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Elaine Downie, Zack Oakey, Ian Holmen, Michael M Altaweel, Justin Gottlieb, Michael S Ip, T Michael Nork, Jonathan S Chang; Recurrent retinal detachment: Surgical practices and outcomes. Invest. Ophthalmol. Vis. Sci. 2019;60(9):6593.
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© ARVO (1962-2015); The Authors (2016-present)
Rhegmatogenous retinal detachment (RRD) is a significant cause of vision loss. The majority of patients achieve lasting re-attachment with a single procedure, but a number of patients require multiple surgeries. This study reviewed surgical practices and outcomes in treatment of patients with recurrent detachment.
Retrospective chart review of patients treated for RRD from 2012 to 2017 with failed initial repair. Patients who were under age 18, had less than 2 months of follow up, ocular trauma, tractional detachments and proliferative vitreoretinopathy (PVR) at the time of their initial surgery were excluded.
Of 343 patients treated for RRD, 41 patients had unsuccessful initial surgery. 27 of these met inclusion criteria, the rest were excluded due to PVR noted during the initial surgery. Average age was 63.8 years. Most patients (66.7%) were phakic at time of initial surgery. The macula was detached initially in 62.9%. The majority of patients (74.1%) underwent vitrectomy (PPV) with gas tamponade as their primary surgery, the remainder had scleral buckle placement (SB) alone. All patients who had PPV initially had perfluoropropane (C3F8) gas placed as a tamponade. Most of these patients (85.2%) developed recurrent detachment within 3 months of their initial surgery. The etiologies for re-detachment were PVR (63%), new / uncovered retinal break (30%), residual vitreous (3.7%) and one patient had no etiology documented. For the second procedure, 3 patients (11.1%) with initial SB, were treated with laser retinopexy alone. All other patients were treated with either PPV alone (48.1%) or combined PPV/SB (40.7%). Silicone oil tamponade was used in 15 patients (55.6%), 8 had C3F8 (29.6%), and one (3.7%) received sulfur hexafluoride (SF6). Eight patients (29.6%) achieved re-attachment following their second procedure. The rest required additional procedures. On average, patients had 3.2 surgeries for reattachment of the retina with a range of 2 to 6. At final follow up visits, 26 patients (96.3%) were attached on clinical exam. Final VA was 20/40 or better in 29.6%, 20/50-20/100 in 14.8%, and 20/100 or worse in 55.6%.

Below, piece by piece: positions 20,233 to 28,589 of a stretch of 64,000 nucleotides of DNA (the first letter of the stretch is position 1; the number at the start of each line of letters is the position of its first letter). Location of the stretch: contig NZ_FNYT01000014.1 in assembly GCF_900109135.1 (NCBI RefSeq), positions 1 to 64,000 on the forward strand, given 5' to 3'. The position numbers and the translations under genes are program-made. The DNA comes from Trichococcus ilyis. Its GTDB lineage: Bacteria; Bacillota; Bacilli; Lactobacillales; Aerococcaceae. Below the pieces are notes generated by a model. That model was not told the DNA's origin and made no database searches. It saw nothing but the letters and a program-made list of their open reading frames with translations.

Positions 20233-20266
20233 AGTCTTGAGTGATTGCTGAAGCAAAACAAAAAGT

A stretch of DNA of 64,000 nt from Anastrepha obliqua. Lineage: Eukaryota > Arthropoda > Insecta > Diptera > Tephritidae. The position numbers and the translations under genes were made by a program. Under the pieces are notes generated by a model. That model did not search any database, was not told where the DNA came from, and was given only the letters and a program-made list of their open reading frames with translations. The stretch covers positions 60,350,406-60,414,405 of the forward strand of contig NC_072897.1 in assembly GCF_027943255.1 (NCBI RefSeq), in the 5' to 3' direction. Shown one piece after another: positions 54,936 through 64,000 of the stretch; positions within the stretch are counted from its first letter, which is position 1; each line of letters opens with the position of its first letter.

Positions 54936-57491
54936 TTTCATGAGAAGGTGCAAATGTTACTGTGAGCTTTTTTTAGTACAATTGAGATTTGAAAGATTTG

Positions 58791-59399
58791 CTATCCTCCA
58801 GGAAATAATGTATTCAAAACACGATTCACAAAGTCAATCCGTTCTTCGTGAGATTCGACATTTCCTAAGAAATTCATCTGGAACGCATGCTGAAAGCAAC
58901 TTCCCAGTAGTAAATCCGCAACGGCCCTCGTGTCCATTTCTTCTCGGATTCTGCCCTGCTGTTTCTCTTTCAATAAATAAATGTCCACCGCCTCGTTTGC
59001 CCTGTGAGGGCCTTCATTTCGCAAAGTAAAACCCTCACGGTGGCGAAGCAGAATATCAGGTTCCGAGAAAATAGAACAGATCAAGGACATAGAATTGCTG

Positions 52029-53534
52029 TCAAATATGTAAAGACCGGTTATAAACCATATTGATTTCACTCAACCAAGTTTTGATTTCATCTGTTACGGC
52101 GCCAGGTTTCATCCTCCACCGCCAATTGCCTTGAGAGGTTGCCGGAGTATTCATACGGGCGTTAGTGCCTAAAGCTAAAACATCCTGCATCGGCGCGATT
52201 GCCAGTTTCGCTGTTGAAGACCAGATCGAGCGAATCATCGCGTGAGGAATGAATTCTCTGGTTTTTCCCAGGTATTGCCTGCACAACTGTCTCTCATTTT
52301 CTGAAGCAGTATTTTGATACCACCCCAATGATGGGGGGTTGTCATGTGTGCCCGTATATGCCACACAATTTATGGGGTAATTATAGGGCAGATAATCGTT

Patients who require more than one surgery for RRD have a high likelihood of achieving anatomical success, though a large percentage need more than 2 procedures to do so. Despite high re-attachment rates, a significant percentage of patients suffer from substantial visual morbidity.
This abstract was presented at the 2019 ARVO Annual Meeting, held in Vancouver, Canada, April 28 - May 2, 2019.
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